GARCHING BEI MUNCHEN, Germany (ESO PR) — The European Southern Observatory’s Very Large Telescope (ESO’s VLT) has taken the first ever image of a young, Sun-like star accompanied by two giant exoplanets. Images of systems with multiple exoplanets are extremely rare, and — until now — astronomers had never directly observed more than one planet orbiting a star similar to the Sun. The observations can help astronomers understand how planets formed and evolved around our own Sun.
The European Space Agency’s 2020 Asteroid Day virtual programme series will feature scientists, astronomers, and astronauts reaching out to audiences everywhere. Each will be in a different language and broadcast on ADTV in the week leading to Asteroid Day. Dates to be announced soon.
30 June | Asteroid Day Live From Luxembourg
Asteroid Day LIVE is back! This year we come to you with experts calling in from around the world to discuss the latest missions, discoveries, opportunities and challenges that asteroids present. This year ADLIVE will premiere on Asteroid Day (30 June) – exact times, topics, and guest line-up to be announced soon.
PARIS (ESA PR) — Asteroid 2006 QV89, a small object 20 to 50 metres in diameter, was in the news lately because of a very small, 1-in-7000 chance of impact with Earth on 9 September 2019.
In the first known case of ruling out an asteroid impact through a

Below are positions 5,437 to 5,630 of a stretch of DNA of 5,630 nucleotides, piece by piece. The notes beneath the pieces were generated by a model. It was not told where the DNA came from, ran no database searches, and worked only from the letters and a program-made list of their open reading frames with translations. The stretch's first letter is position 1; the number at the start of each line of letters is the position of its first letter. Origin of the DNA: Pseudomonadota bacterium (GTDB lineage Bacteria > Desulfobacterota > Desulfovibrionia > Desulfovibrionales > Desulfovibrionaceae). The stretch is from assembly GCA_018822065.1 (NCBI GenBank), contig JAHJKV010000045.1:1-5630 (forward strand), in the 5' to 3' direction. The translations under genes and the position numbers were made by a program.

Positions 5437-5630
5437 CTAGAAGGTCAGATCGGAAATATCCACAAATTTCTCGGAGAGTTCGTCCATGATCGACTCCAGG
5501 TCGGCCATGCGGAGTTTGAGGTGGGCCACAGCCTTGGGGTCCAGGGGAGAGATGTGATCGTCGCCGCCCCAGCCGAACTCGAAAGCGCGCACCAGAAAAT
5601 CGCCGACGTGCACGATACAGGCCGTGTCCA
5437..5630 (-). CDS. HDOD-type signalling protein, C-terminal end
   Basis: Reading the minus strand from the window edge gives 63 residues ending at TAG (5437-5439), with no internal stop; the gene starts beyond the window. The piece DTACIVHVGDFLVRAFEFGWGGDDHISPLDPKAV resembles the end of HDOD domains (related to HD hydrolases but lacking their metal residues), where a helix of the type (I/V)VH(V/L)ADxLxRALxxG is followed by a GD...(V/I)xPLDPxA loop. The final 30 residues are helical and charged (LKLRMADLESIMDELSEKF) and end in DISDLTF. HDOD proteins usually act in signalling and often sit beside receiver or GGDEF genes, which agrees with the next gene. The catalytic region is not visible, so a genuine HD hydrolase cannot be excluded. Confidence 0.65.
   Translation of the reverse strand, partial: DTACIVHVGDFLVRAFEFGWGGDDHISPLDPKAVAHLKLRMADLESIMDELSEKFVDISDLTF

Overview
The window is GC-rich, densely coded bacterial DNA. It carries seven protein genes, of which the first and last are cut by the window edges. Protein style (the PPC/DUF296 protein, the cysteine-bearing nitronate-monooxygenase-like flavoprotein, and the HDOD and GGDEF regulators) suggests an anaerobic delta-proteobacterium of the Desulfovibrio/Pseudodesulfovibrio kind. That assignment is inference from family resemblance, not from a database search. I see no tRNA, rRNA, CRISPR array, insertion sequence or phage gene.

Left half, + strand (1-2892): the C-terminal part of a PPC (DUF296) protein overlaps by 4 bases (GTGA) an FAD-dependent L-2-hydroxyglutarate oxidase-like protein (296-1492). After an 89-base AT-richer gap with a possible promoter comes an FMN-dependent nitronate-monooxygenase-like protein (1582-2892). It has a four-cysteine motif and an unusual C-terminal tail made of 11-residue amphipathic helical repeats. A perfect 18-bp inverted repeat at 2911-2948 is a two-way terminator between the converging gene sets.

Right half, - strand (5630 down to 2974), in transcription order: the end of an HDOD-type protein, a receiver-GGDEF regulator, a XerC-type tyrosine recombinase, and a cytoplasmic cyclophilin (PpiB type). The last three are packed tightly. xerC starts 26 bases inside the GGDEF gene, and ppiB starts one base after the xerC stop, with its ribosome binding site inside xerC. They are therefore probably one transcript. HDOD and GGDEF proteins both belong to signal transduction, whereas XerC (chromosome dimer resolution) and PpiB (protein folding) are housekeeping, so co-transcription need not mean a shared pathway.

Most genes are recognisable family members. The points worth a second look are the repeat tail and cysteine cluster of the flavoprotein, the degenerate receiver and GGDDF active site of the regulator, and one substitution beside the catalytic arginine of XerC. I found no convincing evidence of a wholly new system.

‘non-detection’, ESA and the European Southern Observatory have
concluded that asteroid 2006 QV89 is not on a collision course this year – and the chance of any future impact is extremely remote.
PARIS (ESA PR) — An object from another star system that made a brief appearance in our skies guised as an asteroid turns out to be a tiny interstellar comet.
‘Oumuamua, a name that reflects the Hawaiian meaning for ‘a messenger from afar, arriving first’, was discovered by astronomers working with the Pan-STARRS survey in Hawaii in October last year as the object came close to Earth’s orbit. Follow-up observations by ESA’s Optical Ground Station telescope in Tenerife, Canary Islands, and other telescopes around the world helped determine its trajectory.
Video Caption: On Saturday, 30 June, watch live when scientists, mission planners, asteroid experts and astronauts from ESA, the European Southern Observatory and worldwide bring you the latest news and science from the work they do to help defend our planet. Watch online from the ESO Supernova planetarium, 30 June 13:00 CEST: http://www.esa.int/asteroidday
Pale Red Dot campaign reveals Earth-mass world in orbit around Proxima Centauri
GARCHING BEI MUNCHEN, Germany (ESO PR) — Astronomers using ESO telescopes and other facilities have found clear evidence of a planet orbiting the closest star to Earth, Proxima Centauri. The long-sought world, designated Proxima b, orbits its cool red parent star every 11 days and has a temperature suitable for liquid water to exist on its surface. This rocky world is a little more massive than the Earth and is the closest exoplanet to us — and it may also be the closest possible abode for life outside the Solar System. A paper describing this milestone finding will be published in the journal Nature on 25 August 2016.
Today, at an international ESO/CAUP exoplanet conference in Porto, the team who built the High Accuracy Radial Velocity Planet Searcher, better known as HARPS, the spectrograph for ESO’s 3.6-metre telescope, reports on the incredible discovery of some 32 new exoplanets, cementing HARPS’s position as the worldâ€™s foremost exoplanet hunter. This result also increases the number of known low-mass planets by an impressive 30%. Over the past five years HARPS has spotted more than 75 of the roughly 400 or so exoplanets now known.